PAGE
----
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INVERNESS — Donnie Lewis, a racetrack official, said he has been around Figure 8 racing for at least 15 years and has seen a lot of crashes involving reconfigured buses, but what he saw Saturday night was a first for him and the Citrus County Speedway.
It was the first race-related fatality in the more than 50 years of the racetrack and, according to Lewis, the manner of the crash was different — the bus flipped and landed on its roof.
Veteran race driver Charles “Chick” Whitehead, 62, of Ocala, was pronounced dead on the scene around 9:50 p.m. Saturday night after the bus he was driving flipped over, killing him instantly.
“Normally in these crashes, the bus will get on its side and slide toward the grass, but this one, it just flipped and landed on the roof. I can’t explain it. It was just an accident, that’s all I can say,” Lewis said Monday.
Lewis was present Saturday when crash happened. He said he remembers Whitehead’s bus coming off a turn into a straightaway and getting tangled with another vehicle, which is not unusual in races, when it began to slide on its side toward the grass.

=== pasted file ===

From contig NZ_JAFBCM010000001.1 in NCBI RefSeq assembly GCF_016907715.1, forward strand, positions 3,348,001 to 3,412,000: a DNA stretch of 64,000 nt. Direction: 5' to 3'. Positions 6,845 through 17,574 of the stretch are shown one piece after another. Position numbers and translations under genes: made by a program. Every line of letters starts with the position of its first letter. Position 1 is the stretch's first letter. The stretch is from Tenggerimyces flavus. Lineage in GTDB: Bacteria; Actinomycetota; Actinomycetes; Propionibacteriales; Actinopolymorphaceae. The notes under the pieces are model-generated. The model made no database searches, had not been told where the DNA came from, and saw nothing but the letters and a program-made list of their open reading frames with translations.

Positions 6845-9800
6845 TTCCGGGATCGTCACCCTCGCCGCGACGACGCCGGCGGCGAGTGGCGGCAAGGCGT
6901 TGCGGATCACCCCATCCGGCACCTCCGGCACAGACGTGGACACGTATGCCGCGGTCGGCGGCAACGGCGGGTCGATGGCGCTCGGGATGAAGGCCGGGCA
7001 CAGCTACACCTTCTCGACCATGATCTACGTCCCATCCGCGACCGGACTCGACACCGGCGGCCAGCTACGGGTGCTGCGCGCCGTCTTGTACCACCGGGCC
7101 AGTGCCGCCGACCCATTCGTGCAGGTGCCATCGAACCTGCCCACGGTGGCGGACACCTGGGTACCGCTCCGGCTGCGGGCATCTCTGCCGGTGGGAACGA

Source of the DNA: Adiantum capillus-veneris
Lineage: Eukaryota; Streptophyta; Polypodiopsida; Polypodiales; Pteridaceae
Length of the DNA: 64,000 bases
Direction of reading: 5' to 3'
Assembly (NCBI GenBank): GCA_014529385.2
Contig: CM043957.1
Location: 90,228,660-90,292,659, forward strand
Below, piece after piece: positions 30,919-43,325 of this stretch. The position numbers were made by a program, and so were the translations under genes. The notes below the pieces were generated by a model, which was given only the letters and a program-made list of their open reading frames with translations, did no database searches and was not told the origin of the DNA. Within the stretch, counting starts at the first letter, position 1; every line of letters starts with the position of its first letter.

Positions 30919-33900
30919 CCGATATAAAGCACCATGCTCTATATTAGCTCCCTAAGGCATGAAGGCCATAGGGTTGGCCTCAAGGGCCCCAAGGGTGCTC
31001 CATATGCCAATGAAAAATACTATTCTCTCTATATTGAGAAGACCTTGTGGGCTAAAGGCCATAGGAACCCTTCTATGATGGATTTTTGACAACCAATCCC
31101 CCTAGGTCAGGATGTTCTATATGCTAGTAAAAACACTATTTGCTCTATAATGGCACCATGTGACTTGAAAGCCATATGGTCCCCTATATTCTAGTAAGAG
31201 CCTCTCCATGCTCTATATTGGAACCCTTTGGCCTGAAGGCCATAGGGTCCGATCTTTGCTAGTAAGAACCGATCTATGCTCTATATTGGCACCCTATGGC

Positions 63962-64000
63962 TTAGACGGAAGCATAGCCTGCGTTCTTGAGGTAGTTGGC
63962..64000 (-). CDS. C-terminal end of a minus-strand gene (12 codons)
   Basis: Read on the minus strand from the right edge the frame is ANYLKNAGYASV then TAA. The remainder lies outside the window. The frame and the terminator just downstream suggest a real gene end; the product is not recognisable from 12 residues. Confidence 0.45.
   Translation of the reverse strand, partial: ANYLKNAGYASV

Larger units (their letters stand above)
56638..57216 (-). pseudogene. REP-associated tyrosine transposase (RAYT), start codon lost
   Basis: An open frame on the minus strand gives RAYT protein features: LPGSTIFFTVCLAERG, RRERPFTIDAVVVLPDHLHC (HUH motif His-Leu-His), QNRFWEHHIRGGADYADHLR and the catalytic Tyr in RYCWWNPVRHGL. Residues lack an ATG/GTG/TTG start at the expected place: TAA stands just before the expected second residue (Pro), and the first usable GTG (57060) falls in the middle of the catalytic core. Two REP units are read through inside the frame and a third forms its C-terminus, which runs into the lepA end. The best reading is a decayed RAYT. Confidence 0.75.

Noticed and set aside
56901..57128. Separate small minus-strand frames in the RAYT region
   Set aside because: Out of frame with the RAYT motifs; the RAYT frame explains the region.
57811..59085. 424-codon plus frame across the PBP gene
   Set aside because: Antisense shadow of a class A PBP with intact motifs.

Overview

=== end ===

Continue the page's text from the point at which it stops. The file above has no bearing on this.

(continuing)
Lewis said it then inexplicably flipped and crashed with the wheels skyward.
“I would say it was a freak accident,” Lewis said.
Another bus in the race hit the overturned bus, but no injuries were reported from that crash, according to the Citrus County Sheriff’s Office. Whitehead, however, was still harnessed in his seat when his body was removed by emergency personnel from the wreckage. The crash is still under investigation, according to sheriff’s office spokeswoman Gail Tierney.
A message Monday on the speedway main phone number said the track will be closed for the next two weekends before racing resumes.
The speedway has Saturday evening races from February through December. The races range from super late models to street and mini stocks. Special Figure 8 racing events were scheduled twice this season. The first was Saturday; another event is set for the weekend of Sept. 29.
Figure 8 bus racing involves a dizzying 40 laps of a track shaped like the number 8 in hulking buses stripped of seats, windows and doors. The track is 3/8ths of mile in length.
The races are considered fan favorites, often accompanied by shrieks and applause as the buses lumber through, sometimes skidding on two wheels.
Chronicle reporter A.B. Sidibe can be reached at 352-564-2925 or email@example.com.